After graduation I moved to Washington DC and began working for a large architectural firm where I met a man who was to have a profound impact on my life. He was the most brilliant and interesting man that I had ever known. He was smart, handsome, funny, athletic and immensely well-liked by everyone around him. I adored him and, even though he was several levels of management above my direct supervisor, we became friends. He was sincerely interested in me as a person, thought that I could do absolutely anything and began involving me in various aspects of his personal life with his wife and seven kids. He became less like a boss and more like the type of dad that I’d always wanted to have.
I grew up with a critical, hot-tempered father who put his own interests of hunting and fishing with his buddies above spending time with me. For most of my life, I had yearned for his love and affection that never seemed to come. Even though it’s been almost 50 years, I still remember vividly when I was six, and my mother asked my dad to take me with him and a buddy fishing one night.
“You never do anything with him,” she said, “Why don’t you take him just this one time?”
No,” my father said, “He’ll just be in the way”. However, my mom succeeded in badgering him to take me anyway. It was rainy and cold, and the fish weren’t biting. As I huddled in my wet clothes on the bottom of the hard aluminum fishing boat and tried to keep warm under a wet wool blanket, I guess my father and his friend must have thought that I was asleep, his friend nodded my way and asked, “Pansy?” I could sense the disappointment in my father’s voice as he said, without hesitating, “About half.”
To this day, my father does not know that I heard that exchange, but something inside me died that day. I would never have much of a relationship with my dad after that, and our subsequent visits would always be strained and awkward.
Now, with my new work friend, I felt truly loved by a man for the first time. He was always excited to see me and asked my advice on every decision he made. He gave me responsibilities far beyond someone with my position and skills, which made me feel valued and important. When I later found out he was a member of the Church of Jesus Christ of Latter-day Saints, I was stunned. He just didn’t fit the stereotype of what I thought at the time was some type of a Satanic cult. Yet, his example and his love for and patience with me during those early months motivated me to sit down for my first missionary discussion that would later lead to my conversion and baptism.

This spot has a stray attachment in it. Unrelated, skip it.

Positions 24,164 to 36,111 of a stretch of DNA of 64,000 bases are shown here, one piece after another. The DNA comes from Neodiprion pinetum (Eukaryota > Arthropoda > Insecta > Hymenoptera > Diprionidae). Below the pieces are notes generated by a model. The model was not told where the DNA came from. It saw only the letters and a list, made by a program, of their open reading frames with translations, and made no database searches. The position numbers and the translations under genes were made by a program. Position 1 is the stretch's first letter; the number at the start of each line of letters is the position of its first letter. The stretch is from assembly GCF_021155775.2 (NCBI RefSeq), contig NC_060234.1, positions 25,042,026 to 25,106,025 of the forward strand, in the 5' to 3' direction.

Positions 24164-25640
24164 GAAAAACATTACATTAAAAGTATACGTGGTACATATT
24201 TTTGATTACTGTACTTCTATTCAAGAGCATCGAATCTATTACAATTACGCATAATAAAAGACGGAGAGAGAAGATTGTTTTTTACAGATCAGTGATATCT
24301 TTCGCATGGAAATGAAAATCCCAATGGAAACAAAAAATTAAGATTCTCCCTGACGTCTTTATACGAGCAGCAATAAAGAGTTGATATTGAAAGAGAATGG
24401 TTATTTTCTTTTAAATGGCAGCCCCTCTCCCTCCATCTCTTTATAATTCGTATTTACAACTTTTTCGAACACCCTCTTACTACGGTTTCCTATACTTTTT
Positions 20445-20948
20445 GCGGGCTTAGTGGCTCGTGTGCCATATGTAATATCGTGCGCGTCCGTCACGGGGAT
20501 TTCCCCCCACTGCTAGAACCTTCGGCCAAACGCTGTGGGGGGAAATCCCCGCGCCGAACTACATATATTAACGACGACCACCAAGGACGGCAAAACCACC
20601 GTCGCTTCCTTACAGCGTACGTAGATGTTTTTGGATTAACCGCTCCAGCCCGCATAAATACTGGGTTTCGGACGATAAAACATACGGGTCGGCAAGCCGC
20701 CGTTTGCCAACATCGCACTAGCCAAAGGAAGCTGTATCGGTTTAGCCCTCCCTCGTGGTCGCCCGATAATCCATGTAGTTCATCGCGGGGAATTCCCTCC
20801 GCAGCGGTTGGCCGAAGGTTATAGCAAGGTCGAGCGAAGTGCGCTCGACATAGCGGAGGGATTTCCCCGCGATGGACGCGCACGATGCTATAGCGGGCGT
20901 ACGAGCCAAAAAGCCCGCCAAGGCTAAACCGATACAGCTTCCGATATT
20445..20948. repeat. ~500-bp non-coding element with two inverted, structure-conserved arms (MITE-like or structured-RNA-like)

The week after my baptism, the bishop of the singles ward, a retired director of the FBI in his seventies, said that because I had just turned 30, I needed to get married and now because I was, as Brigham Young phrased it, “a menace to society.” As I told him about some of my problems, he said that all of my sexual “frustrations” (as he called them) would be resolved if I would just find a wife.
“Just remember,” he admonished, “The Prophet says that there is no reason why any two people committed to gospel principles can’t be happy.” He gave me a deadline of six months to find that second person.
As I thought about what to do next, I grew increasingly troubled. When I joined the Church, it was my hope and plan that when the missionaries promised that I would be a new man with my baptism, that the old man (with the feelings that I didn’t want of secret shame from the sexual abuse and the sexual attraction for older men) would go away. They didn’t. Not at all.